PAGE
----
Dr. Diana Contreras, MD, Medical Director of OBGYN and Women’s Health at Atlantic Health System, talks about the importance of self-care after a stressful year-and-a-half that’s hit women especially hard.

New Jersey Family: How has the pandemic disproportionately impacted women’s health? Has there been a decrease in women getting their health screenings and caring for themselves?
Dr. Contreras: I think what’s happened is women have traditionally put their families first and put themselves at the end of the line. Women already had a lot on their plates and then all these other things happened with the pandemic. Women had to step away from the workforce more than men, women had to leave a lot of their previous roles and take on different roles. The stress from that has been tremendous. Now as the crisis is starting to dissipate, women will be left saying, ‘what happens to me?’

Self-care is so essential. We focus on the medical part of women’s health but there’s a lot of emotional self-care that needs to happen, too. People need to be kind to themselves.

As far as health screenings go, we have seen a drop off. From mammograms to even going to the dentist, it’s time to start taking care of you again.

New Jersey Family: Why is it important to get regular checkups with your gynecologist?
Dr. Contreras: When it comes to the GYN, everyone just thinks of the pap smear. But for a lot of women their GYN is their primary care physician.  The conversation should go beyond that of sexual health and reproduction. We need to empower women to talk about osteoporosis, breast health, anxiety and depression. It should encompass the whole woman, her emotional and medical needs.

New Jersey Family: The pandemic has taken an enormous toll on women’s sleep and other health issues. Are these things your GYN can assist with?
Dr. Contreras: Absolutely. For example, sleep is tied to stress and anxiety. If you’re depressed and/or anxious it can affect your sleep. Just feeling overwhelmed can affect your sleep. Perimenopause or menopause can also have an effect on sleep. This as well as other symptoms that can arise during this time, can be addressed by your GYN.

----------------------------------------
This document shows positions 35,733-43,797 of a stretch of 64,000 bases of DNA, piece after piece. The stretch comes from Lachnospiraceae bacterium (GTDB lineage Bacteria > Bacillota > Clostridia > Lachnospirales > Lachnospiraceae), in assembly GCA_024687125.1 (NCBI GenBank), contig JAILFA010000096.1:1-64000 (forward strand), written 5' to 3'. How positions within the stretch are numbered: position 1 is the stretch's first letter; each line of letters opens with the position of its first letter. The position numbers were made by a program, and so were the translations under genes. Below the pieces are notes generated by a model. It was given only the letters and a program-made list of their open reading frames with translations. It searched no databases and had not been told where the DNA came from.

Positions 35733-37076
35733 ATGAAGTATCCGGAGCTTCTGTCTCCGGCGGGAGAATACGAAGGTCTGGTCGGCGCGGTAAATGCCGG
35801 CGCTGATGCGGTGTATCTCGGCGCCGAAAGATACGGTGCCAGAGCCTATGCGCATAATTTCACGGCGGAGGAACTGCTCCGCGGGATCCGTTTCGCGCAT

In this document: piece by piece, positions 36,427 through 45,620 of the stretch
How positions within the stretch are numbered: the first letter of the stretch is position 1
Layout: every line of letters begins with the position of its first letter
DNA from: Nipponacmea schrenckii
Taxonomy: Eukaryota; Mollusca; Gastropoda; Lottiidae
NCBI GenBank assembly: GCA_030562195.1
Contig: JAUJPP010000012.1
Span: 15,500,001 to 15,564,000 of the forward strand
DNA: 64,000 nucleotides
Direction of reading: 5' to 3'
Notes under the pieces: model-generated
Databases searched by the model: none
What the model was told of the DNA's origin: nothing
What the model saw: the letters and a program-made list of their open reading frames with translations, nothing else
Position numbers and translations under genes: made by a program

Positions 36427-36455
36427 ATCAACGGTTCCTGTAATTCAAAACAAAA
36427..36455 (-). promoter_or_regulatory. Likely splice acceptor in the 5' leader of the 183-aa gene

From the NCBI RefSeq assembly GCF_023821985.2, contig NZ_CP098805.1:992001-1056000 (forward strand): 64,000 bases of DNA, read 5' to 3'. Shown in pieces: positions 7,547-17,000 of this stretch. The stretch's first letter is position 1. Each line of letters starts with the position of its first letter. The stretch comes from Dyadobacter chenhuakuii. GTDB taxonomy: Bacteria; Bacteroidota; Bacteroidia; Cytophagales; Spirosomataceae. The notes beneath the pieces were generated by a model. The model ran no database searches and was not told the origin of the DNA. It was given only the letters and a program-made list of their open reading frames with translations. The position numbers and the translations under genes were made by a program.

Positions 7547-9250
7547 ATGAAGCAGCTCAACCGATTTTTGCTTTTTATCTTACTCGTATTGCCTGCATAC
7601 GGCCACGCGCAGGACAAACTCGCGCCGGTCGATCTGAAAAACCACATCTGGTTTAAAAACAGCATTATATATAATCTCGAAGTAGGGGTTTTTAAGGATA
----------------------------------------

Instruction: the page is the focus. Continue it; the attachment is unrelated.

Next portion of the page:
New Jersey Family: What would you advise women who are hesitant about getting the vaccine?
Dr. Contreras: We do know that millions of women have been fully vaccinated in the US and that it’s safe and effective. More and more data is available to help everyone make decisions about the vaccine. I think it’s really important that women get science-based information. There’s no science behind the whole idea of infertility and the vaccine. The American Society for Reproductive Medicine came out with a strong statement that the vaccine does not cause infertility.

Although women have reported irregular periods after the vaccine and it’s not exactly clear if there’s a correlation. They’re beginning to look at that and we need more information.

New Jersey Family: What is your number one piece of advice for women who are caregivers in terms of taking care of their own health after this past year-and-a-half?
Dr. Contreras: It’s been a very stressful year so women need to be patient with themselves. You don’t have to do everything today. Give yourself time. There are healthy things you can do that helps us all stay even keeled.

Make a list of which appointments and screenings you missed over the last year. If you need to get a mammogram or a colonoscopy don’t schedule them all the same week. It’s ok to spread them out.

Start with small goals. Make an inventory about your health, then start working on that list slowly. Small goals like beginning to walk for exercise can have a huge impact. Let’s not add more stress to our lives. We all need to be kind to each other and to ourselves.

Dr. Diana Contreras is an innovative, solutions-driven leader with a focus on implementing system-wide clinical programs and quality initiatives in women’s health. Striving to achieve cultural change and transformational goals, Dr. Contreras is improving women’s health care in her dual role as chairman of Obstetrics, Gynecology and Women’s Health at both Morristown Medical Center and Atlantic Health System